(cf. Origen, Hom. in Exodus. 4, 5: PG 12, 320)




  1. St. Irenæus of Lyons, (A.D. 125-202)
    St. Clement of Alexandria, (A.D. 150-220)
    Tertullian, (A.D. 160-218)
    Origen of Alexandria, (A.D. 184-253)
    St. Athanasius of Alexandria, (A.D. 296-372)
    St. Hilary of Poitiers, (A.D. 315-367)
    St. Cyril of Jerusalem, (A.D. 315-386)
    St. Gregory of Nyssa, (A.D. c.335 - c.394)
    Council of Carthage, (A.D. 345-419)
    Pope St. Innocent I, (A.D. c.350-417)
    St. Augustine of Hippo, (A.D. 354-428)
    St. Theodotus of Ancyra, (unknown-A.D. 446)
    St. Cyril of Alexandria, (A.D. 376-444)
    St. Isidore of Pelusium, (unknown - A.D. 440)
    Pope St. Gelasius I, (unknown - A.D. 496)
    Andrew of Cæsarea, (A.D. 563 - 637)
    Councils of Toledo, (from the 5th to 7th century)
    Arnobius Junior, (flourished in the 5th century, A.D. c.460)
    Pope St. Felix III, (unknown-492)

St. Irenæus of Lyons, (A.D. 125-202), Asia Minor; bishop, missionary, theologian, defender of orthodoxy. Though by birth a Greek, he was Bishop of Lyons in the second century. He tells us that, in his early youth, he learned the rudiments of religion from St. Polycarp, the disciple of St. John the Apostle. He wrote several works, of which only a few fragments are now known, with the exception of his Treatise against Heretics which we have in five books.

1. "If any one, therefore, read the Scriptures attentively, he will find in them, discourse concerning Christ, and a prefiguration of a new vocation. For Christ is the treasure hidden in the field, that is, in this world (for the field is the world); but Christ is a treasure hidden in the Scriptures, because He was signified by types and parables. . . .Wherefore, as we have shown, if any one read the Scriptures (for so the Lord discoursed with the disciples after His resurrection from the dead, showing them, from the Scriptures themselves, that it behooved Christ to suffer and to enter into His glory, and that remission of sins should be preached in His name throughout the whole world), he will both be a perfect disciple and like unto a householder who bringeth forth out of his treasure new things and old.

2. "Therefore we ought to be obedient to those presbyters who are in the Church, to those who have the succession from Apostles, as we have shown; who, together with the succession of the episcopacy, have received, according to the good will of the Father, the sure gift of truth: but the others, who depart from the principal succession, and assemble in any place whatever, (we ought) to hold suspected either as heretics, and of evil opinion; or as schismatics, and proud, and as men pleasing themselves; or, again, as hypocrites, doing this for gain's sake and vain-glory. But all these have fallen away from the truth. And heretics indeed, who bring a strange fire to the altar of God, that is, strange doctrines, will be consumed by fire from Heaven, as Nadab and Abiud. Whilst they who rise up against the truth, and give advice to others against God's Church, dwell in Hell, swallowed up by the yawning earth, as they who surrounded Core, Dathan, and Abiron. But they who rend asunder and sever the unity of the Church, receive from God the same punishment as befell Jeroboam.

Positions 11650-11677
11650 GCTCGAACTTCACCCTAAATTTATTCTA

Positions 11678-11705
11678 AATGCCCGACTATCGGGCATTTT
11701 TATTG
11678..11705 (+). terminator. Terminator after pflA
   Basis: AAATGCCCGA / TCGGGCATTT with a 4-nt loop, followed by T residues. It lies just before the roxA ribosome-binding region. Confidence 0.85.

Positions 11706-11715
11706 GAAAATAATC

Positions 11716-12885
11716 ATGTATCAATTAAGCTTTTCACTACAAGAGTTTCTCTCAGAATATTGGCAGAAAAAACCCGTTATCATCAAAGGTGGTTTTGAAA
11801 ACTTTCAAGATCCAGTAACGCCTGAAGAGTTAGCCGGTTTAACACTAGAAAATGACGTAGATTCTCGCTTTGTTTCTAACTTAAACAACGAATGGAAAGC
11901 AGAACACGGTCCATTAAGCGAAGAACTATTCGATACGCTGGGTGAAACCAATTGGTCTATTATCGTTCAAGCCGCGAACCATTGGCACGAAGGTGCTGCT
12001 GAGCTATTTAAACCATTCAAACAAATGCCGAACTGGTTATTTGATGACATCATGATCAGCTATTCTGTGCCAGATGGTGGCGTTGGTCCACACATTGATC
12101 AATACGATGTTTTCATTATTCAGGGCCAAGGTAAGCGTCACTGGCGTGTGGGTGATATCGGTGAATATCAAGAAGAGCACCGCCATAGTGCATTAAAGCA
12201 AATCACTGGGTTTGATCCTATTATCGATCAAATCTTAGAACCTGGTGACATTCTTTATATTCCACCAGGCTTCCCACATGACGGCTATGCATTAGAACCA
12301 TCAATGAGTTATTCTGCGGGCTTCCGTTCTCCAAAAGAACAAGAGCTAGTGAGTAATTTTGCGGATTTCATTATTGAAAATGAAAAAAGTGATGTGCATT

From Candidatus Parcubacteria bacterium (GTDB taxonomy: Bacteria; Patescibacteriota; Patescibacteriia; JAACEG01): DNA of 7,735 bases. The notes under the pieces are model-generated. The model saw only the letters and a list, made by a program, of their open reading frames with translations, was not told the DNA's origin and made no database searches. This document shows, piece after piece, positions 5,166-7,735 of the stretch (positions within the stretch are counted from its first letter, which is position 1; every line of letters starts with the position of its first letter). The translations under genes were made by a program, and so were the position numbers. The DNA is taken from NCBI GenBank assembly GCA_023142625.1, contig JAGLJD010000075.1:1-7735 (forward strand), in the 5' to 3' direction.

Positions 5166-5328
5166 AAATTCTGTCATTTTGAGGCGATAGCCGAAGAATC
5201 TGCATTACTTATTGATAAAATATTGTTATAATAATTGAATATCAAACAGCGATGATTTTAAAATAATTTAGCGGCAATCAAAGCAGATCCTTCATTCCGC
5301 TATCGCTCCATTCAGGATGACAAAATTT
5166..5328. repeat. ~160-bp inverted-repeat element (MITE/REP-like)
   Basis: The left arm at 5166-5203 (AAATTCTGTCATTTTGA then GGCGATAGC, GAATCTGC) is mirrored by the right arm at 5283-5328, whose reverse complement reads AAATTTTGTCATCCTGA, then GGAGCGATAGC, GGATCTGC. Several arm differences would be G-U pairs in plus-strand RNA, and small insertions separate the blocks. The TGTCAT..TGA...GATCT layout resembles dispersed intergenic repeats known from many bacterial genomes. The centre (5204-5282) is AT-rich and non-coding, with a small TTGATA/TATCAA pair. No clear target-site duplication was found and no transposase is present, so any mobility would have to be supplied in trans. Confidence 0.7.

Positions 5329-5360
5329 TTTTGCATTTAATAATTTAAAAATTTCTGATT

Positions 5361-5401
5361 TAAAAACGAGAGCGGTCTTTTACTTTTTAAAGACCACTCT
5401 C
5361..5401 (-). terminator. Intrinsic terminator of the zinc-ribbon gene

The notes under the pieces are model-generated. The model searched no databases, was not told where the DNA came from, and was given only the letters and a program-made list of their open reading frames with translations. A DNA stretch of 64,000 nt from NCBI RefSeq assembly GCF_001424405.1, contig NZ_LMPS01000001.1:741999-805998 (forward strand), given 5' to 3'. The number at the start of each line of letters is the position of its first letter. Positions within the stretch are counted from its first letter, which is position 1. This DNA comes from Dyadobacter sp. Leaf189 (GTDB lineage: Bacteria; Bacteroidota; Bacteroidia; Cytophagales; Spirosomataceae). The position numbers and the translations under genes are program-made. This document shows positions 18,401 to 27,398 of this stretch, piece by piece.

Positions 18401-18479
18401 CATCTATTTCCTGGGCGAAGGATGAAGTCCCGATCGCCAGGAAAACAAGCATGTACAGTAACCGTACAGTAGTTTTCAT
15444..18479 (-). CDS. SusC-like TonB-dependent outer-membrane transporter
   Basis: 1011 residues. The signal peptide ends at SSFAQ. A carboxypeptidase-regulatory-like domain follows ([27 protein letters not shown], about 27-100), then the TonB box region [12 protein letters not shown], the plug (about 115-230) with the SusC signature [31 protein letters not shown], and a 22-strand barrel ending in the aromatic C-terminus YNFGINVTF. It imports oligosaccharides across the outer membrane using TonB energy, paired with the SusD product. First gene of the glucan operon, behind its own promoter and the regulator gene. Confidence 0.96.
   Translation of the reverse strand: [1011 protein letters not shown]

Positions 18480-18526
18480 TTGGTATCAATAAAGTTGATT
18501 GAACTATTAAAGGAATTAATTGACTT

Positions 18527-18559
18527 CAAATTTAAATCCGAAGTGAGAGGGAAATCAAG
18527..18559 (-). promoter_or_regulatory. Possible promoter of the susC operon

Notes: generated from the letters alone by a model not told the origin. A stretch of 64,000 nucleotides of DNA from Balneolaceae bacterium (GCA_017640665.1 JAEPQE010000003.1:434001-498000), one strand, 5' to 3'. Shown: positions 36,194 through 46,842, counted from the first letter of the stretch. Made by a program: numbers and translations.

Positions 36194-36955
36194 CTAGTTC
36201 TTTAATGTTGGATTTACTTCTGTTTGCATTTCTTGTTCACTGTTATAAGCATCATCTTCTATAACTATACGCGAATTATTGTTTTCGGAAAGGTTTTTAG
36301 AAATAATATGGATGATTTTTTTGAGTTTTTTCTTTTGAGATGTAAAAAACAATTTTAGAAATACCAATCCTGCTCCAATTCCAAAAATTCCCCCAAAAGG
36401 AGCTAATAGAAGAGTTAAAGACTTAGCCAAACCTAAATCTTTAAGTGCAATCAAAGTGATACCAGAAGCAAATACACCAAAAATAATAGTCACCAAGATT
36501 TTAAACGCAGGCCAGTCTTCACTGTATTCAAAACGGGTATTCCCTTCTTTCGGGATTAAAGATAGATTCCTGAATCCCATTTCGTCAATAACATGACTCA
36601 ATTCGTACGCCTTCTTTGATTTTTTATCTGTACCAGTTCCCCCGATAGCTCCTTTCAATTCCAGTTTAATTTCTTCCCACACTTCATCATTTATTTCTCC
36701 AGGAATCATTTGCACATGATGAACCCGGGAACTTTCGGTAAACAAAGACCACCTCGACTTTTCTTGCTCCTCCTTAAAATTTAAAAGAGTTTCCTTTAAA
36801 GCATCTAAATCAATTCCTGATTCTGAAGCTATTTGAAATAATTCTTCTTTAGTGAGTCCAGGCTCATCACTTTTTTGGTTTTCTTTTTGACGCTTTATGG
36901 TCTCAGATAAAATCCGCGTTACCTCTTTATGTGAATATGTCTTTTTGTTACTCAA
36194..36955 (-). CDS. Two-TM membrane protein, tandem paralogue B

3. "But they who are indeed by many believed to be presbyters, but are enslaved to their pleasures . . . from all such we ought to keep aloof, but (4) to cling to those who both guard the doctrine of the Apostles, as we have already said, and, together with the order of the priesthood, present sound discourse, and an inoffensive life, for the confirmation and chastening of others. . . ."

5. "Such presbyters the Church nourishes. . . . Where, therefore, the gifts of God are placed, there we ought to learn the truth, (from those) with whom is that succession of the Church which is from the Apostles; and that which is sound and irreprovable in conversation, and unadulterated and incorruptible in discourse, abides. For they both guard that faith of ours in one God, who made all things, and increase our love towards the Son of God, who made such dispositions on our account; and they expound the Scriptures to us without danger, neither uttering blasphemy against God, nor dishonoring the patriarchs, nor contemning the prophets."

Adv. Hæres. l. iv. c. xxvi. n. 1-5, pp. 261-3.
Also The Faith of Catholics, Volume 1, Pages 335-337

"If a man believe in one God, who also by His word made all things, as Moses saith, God said. "Let there be light, and there was light . . ." and likewise the Apostle Paul: "One Lord, one faith, one baptism, one God and Father, who is above all, and in us all, — he will first hold to tlie head . . . " (Colossians 2:19). Then, afterwards, also every discourse will be clear to him, if also he read the Scriptures diligently with (amongst) those who are presbyters in the Church, with whom is the apostolic doctrine, as we have demonstrated."

Adv. Hæres. l. iv. c. xxxii. n. 1,2, pp. 269-70.
Also The Faith of Catholics, Volume 1, Page 337

"He who preserves within him "that unvarying rule (canon) of faith which he received through" baptism, will indeed recognize the names which are from the Scriptures, and the sayings and the parables, but this their blasphemous argument he will not recognize." (*)

Adv. Hæres. l. i. c. ix. n. 4, pp. 46-7.
Also The Faith of Catholics, Volume 1, Page 337

(*) "It is evident that he (St. Irenæus) regarded the tradition of the Church to that extent (the Baptismal Creed) as divine and infallible."

— Beaven's Account of Irenæus, Lond. 1841